This summer’s USC Dornsife faculty mentors include Karla Heidelberg of biological sciences and environmental studies, and director of the USC Environmental Studies Program; Sergey Nuzhdin of biological sciences; Lynn Dodd of religion and director of USC Dornsife’s interdisciplinary archaeology undergraduate major; and Douglas Capone of biological sciences, holder of the William and Julie Wrigley Chair in Environmental Studies.

The extremely competitive program — eight students were selected from 200 national applicants — provides undergraduates like Guest with hands-on research experience, the opportunity to present their research to the local scientific community, academic and career advising, professional development workshops, and field trips to explore the island’s unique ecosystems.

“The REU is such a productive program in training the next generation of scientists,” said Diane Kim, undergraduate programs administrator at the USC Wrigley Institute and REU collaborator. “Along with the independent research projects, we provide research seminars and professional development workshops on topics such as science communication, how to apply to graduate school and CV development.”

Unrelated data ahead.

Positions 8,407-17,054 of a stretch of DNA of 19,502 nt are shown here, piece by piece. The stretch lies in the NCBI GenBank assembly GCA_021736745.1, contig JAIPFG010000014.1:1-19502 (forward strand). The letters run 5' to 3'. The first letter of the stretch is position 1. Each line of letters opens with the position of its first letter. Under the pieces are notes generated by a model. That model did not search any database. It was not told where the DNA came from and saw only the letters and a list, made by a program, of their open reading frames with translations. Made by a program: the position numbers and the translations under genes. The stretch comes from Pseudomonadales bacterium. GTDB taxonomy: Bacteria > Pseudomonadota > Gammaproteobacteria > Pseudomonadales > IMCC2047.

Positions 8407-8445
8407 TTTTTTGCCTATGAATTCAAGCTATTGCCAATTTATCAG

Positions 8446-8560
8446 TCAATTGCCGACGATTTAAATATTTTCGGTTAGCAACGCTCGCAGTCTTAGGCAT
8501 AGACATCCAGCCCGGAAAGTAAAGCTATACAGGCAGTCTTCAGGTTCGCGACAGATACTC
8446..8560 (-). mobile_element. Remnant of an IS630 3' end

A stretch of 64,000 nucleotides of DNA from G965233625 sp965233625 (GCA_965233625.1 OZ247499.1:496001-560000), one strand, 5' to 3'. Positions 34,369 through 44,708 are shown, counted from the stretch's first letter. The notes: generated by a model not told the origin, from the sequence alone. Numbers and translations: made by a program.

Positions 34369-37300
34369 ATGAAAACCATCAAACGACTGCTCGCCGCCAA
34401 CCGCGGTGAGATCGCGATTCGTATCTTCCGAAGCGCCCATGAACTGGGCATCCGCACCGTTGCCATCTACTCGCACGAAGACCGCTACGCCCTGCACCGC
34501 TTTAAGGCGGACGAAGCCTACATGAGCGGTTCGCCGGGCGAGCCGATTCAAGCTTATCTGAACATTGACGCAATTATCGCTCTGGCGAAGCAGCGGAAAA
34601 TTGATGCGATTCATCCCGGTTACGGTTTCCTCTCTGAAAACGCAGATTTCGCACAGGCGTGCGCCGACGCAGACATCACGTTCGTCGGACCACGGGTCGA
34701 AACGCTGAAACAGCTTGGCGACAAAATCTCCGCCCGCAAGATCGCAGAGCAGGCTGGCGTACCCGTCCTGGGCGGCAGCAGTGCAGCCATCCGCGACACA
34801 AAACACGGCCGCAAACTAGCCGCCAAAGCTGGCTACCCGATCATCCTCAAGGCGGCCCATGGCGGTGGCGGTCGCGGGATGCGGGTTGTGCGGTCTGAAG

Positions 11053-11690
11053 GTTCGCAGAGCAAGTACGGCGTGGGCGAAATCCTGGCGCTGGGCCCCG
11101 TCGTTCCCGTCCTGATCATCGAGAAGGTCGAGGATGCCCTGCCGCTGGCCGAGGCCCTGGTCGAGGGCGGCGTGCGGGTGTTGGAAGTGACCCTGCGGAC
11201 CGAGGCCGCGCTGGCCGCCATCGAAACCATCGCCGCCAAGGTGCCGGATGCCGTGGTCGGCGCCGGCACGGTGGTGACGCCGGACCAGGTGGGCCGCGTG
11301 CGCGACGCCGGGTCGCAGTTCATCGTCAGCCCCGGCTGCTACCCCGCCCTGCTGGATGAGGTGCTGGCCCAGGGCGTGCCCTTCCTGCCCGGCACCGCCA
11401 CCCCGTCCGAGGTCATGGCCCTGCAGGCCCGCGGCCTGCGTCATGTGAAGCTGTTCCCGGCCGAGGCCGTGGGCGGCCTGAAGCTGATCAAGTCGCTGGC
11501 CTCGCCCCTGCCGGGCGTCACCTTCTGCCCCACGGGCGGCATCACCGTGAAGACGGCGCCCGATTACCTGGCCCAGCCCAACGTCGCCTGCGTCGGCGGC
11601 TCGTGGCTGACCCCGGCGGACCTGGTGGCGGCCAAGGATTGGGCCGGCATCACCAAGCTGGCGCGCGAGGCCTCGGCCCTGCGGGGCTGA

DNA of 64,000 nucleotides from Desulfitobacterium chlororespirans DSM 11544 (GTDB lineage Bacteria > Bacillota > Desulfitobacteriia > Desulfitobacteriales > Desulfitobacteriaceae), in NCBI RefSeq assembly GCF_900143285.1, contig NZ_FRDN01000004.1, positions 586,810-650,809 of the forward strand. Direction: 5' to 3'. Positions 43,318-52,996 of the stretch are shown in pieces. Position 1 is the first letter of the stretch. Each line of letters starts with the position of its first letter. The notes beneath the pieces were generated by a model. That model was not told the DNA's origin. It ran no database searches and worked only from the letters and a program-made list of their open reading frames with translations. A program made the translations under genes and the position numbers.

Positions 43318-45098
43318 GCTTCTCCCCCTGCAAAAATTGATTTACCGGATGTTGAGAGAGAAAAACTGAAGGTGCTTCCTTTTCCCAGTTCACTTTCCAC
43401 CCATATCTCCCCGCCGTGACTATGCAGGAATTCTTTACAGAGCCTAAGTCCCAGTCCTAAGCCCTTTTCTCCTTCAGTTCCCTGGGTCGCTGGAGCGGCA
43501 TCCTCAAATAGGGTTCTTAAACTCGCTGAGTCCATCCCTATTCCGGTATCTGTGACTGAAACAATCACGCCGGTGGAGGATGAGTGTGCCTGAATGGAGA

Putting it all together

Landscape Left

Part of a large-scale research effort, Madison Guest stands with the cages used to analyze sex ratios of Goby fish populations in 49 different reef areas around Catalina Island.

By now an experienced diver, Guest is working on her Divemaster certification. Her interest in marine conservation and fisheries, sparked during her Catalina semester, informed her REU research project. She is working with faculty mentor Mark Steele, associate professor of biology at California State University, Northridge to study the Bluebanded Goby, a fish capable of changing its sex. Guest is investigating the effects of size-selective mortality on these fishes as well as focusing on an ongoing eelgrass study and general marine fish ecology.

“Not only do I get to dive and get all that additional experience, but also I get lab experience,” she said. “I’m conducting my own lab experiment now, and I’m pretty excited about it.”

Ginsburg, one of Guest’s academic advisers, asked her to serve as a teaching assistant for his ENST-480 class this past Spring.

“Maddie is exactly what we intended in the sense that we offered the scientific diving class on Catalina three years ago, and she took it and from there has really focused her curriculum on marine and environmental issues,” he said. “Now it’s culminating with an NSF-funded research experience, which is just what you want for your students — you teach them something and it really builds an interest and they end up using it.”

The REU program has inspired Guest to attend graduate school to further pursue diving and marine research.

“USC has encouraged me to pursue what I love and what I’m passionate about,” Guest said. “I was always passionate about the environment and the ocean, but USC also taught me to expand and go beyond my comfort zone. ENST is a really tight-knit group and offers so many avenues to explore and opportunities to experience. It’s really shaped me into the person I wanted to be.”

To learn more about the REU program and see photos of students in the field, visit